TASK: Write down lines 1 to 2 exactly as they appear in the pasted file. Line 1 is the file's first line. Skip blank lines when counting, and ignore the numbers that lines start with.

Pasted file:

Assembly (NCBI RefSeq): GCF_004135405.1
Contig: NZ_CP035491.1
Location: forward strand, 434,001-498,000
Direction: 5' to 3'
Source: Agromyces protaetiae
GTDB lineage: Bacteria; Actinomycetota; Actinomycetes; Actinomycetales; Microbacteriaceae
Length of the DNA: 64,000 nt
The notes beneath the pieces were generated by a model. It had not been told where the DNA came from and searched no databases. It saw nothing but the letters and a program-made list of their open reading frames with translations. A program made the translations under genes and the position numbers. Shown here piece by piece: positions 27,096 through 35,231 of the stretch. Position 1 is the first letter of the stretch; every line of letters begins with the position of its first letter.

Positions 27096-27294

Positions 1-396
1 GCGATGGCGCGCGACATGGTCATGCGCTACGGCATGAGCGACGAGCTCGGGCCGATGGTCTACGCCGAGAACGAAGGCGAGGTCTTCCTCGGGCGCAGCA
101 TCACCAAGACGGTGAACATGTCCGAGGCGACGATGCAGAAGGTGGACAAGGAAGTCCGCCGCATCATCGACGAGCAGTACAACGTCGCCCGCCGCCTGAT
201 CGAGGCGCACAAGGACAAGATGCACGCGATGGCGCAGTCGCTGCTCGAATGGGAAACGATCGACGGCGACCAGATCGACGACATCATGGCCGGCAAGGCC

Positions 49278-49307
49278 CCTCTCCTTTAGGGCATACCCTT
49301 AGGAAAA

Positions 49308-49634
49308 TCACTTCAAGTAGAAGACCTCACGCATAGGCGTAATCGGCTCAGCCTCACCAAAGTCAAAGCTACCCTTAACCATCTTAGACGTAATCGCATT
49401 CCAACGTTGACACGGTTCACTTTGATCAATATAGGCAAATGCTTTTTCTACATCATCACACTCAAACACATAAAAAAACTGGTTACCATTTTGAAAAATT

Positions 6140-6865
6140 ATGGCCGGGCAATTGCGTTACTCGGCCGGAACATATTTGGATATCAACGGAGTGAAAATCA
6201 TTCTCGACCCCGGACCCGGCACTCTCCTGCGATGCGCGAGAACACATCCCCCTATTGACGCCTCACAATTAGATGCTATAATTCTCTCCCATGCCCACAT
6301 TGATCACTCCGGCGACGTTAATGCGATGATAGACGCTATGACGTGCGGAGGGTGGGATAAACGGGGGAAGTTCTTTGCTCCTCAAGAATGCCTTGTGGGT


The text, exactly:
Assembly (NCBI RefSeq): GCF_004135405.1
Contig: NZ_CP035491.1